This paper builds on a new dataset from the population register, comprising 38,022 randomly sampled Stockholm residents. The register was also the income tax list, with information about people’s incomes of various types, age, and household composition, in the years 1870, 1880, 1900, 1910, 1920, 1940 and 1950. We use this dataset, along with the census of 1930, which uniquely included income information, and a Statistics Sweden random sample for 1960 and 1970, to calculate the growth and distribution of incomes in Stockholm over a hundred years. The Gini coefficient between 1870 and 1920 was high for both individuals and households, around 60-70 and with no change statistically significant at the 95 percent level. After 1920 inequality fell quite steadily for every benchmark year. The top decile’s share of incomes (among households) fell from 50 percent or higher in 1870–1920 to less than 40 percent in 1930 and around 30 percent in 1950. The equalization was driven not only by gains for middle income groups, but also by gains for the bottom half of the distribution. Women constituted the larger share of the bottom half of income earners. Domestic servants, the single largest group in the city, earned very little but reduced their share of working-class jobs from 45 percent in 1870 to 10 percent in 1950. Generally, upgrading jobs was an important way of reducing income inequality. Decomposing the inequality decline from 1920 to 1950 between age, gender, class and sector of occupation shows that class was by far the largest determinant of inequality and of its decline.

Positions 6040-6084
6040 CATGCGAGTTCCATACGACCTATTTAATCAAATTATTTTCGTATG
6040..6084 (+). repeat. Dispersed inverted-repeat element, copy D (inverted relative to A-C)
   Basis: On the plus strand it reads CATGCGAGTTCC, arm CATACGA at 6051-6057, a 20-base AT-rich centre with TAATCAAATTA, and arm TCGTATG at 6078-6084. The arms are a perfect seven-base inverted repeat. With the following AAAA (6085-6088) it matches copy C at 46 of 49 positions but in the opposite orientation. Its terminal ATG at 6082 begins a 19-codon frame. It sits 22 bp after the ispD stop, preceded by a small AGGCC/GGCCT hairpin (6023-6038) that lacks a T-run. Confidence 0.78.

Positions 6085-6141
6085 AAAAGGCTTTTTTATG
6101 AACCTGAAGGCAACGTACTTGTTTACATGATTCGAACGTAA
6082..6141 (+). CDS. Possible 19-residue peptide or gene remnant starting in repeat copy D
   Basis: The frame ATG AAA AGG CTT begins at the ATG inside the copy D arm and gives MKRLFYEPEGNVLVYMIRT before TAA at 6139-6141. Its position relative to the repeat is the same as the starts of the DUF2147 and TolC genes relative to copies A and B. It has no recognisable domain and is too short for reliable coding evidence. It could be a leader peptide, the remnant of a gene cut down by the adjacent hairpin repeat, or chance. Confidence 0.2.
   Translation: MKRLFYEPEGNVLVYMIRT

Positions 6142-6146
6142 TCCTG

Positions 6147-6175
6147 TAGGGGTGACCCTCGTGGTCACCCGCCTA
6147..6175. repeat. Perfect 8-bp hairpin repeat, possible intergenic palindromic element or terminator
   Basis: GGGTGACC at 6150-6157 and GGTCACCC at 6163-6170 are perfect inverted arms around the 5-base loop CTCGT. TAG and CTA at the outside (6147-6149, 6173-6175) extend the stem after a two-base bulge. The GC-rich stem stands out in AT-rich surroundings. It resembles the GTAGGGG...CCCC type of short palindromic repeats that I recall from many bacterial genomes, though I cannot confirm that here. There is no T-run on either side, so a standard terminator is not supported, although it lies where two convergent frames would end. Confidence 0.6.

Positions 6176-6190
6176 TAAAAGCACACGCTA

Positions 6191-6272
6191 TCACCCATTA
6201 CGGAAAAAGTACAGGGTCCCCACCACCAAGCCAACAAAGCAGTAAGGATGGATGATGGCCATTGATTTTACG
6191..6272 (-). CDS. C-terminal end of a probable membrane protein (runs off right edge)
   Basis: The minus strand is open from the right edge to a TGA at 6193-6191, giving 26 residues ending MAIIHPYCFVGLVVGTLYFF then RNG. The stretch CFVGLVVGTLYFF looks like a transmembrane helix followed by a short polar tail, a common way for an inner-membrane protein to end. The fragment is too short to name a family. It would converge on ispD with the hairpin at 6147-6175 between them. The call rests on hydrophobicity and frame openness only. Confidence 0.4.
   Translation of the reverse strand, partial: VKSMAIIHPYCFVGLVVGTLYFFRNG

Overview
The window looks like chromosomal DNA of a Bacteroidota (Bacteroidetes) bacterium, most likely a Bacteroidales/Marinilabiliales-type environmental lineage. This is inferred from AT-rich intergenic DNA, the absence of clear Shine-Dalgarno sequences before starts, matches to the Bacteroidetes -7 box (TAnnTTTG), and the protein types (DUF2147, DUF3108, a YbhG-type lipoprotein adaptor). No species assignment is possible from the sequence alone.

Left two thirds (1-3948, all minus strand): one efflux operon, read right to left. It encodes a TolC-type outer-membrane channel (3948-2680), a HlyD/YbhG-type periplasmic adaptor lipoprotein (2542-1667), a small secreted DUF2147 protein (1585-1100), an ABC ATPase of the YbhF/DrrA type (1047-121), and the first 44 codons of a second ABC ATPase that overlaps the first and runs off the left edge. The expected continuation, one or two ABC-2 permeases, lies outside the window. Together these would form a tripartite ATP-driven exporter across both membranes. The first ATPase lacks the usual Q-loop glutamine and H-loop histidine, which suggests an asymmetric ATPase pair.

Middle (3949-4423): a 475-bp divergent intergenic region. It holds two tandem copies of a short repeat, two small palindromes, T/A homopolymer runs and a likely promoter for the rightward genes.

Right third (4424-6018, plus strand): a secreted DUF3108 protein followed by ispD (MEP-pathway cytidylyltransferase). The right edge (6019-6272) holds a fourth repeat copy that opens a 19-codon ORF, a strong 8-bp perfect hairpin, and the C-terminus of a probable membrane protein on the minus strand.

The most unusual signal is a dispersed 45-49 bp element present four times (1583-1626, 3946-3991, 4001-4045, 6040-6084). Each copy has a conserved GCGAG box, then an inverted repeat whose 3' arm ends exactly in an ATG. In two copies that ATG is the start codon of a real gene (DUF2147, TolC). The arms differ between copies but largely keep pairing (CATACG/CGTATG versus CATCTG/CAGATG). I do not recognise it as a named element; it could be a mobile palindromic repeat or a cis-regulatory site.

|Number of pages||53|
|Publication status||Published - 2022|
|Name||Lund Papers in Economic History|
|Publisher||Department of Economic History, Lund University|
- income distribution
- gender gap
- tax data